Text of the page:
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The Supreme Court strikes down New York’s gun law over Second Amendment

Written by Javed Iqbal

A U.S. police officer from the Supreme Court stands past gun rights protesters outside the Supreme Court in Washington, DC, USA, on Monday, December 2, 2019.

Andrew Harrer | Bloomberg | Getty Images

The Supreme Court on Thursday struck down a law in the state of New York that requires applicants for a license to carry a concealed gun to have a “proper reason” to do so, saying it was in violation of the Second Amendment. the American constitution.

The ruling is a major victory for gun rights activists who had challenged New York’s restrictive law, which makes it a crime to carry a concealed firearm without a license.

The Supreme Court’s six conservative judges voted to invalidate the law, which has existed for more than a century, with Judge Clarence Thomas writing the majority’s statement in the case.

The three Liberals of the court voted to uphold the law, and Judge Stephen Breyer wrote a dissent on the decision.

The majority said New York law violated the fourteenth Amendment to the Constitution, which states that citizens have the right to equal protection under the law, by “preventing law-abiding citizens with general self-defense needs from exercising their right to retain and bear arms. self defense.”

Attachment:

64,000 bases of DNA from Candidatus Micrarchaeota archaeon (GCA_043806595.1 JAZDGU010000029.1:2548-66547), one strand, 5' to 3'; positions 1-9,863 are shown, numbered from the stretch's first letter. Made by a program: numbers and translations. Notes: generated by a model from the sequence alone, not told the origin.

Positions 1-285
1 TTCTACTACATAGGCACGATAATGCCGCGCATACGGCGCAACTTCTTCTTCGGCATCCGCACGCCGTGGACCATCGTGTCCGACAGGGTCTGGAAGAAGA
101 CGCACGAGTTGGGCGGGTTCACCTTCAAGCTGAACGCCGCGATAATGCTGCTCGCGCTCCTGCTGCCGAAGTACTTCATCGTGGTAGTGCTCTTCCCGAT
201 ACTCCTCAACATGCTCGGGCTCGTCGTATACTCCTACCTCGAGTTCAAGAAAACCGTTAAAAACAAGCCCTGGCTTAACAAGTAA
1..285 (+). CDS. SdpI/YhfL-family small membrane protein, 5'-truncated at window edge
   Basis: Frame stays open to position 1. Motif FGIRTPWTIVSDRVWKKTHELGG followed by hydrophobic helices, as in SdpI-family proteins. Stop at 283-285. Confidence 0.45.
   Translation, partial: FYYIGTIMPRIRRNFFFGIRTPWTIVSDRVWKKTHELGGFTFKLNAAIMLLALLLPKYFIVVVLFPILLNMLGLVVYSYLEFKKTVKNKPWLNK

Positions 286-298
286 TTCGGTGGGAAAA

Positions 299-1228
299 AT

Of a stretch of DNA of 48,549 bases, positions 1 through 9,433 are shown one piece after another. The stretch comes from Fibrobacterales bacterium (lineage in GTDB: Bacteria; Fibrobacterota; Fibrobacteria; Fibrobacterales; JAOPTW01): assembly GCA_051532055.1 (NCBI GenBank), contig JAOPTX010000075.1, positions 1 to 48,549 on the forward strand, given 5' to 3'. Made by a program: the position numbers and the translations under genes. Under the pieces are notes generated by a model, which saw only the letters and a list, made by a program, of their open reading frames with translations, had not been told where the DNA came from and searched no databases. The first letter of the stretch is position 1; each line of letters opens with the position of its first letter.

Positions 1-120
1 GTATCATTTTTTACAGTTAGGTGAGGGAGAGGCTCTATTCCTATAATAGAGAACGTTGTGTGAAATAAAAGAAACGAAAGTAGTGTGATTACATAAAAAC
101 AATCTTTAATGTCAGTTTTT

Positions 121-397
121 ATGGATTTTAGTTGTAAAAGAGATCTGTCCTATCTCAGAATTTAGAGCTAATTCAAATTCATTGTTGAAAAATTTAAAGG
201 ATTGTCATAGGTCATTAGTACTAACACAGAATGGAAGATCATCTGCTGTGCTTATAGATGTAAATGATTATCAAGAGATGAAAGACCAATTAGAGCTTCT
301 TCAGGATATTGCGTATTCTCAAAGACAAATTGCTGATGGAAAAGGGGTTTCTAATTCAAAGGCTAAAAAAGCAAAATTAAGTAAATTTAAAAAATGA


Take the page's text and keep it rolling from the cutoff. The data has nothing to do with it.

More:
The case had been brought by the New York State Rifle & Pistol Association and two of its members, Robert Nash and Brandon Koch, whose applications for covert firearms license for self-defense were denied.

New York Supreme Court Justice Richard McNally, who handled both requests, ruled that none of the men had shown proper reason to carry weapons in public because they could not demonstrate that they had a special need for self-protection.

The plaintiffs then challenged this denial in a federal court in New York, arguing that state law governing concealed transport licenses, which only allow them when “there is an appropriate reason for issuing them,” violates the Second Amendment to the U.S. Constitution. The law also required applicants to have “good moral character.”

After a federal judge in New York dismissed the case, the U.S. 2nd Circuit Court of Appeals upheld that verdict. The U.S. Supreme Court then took the case.

This is breaking news. Please come back for updates.

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Javed Iqbal

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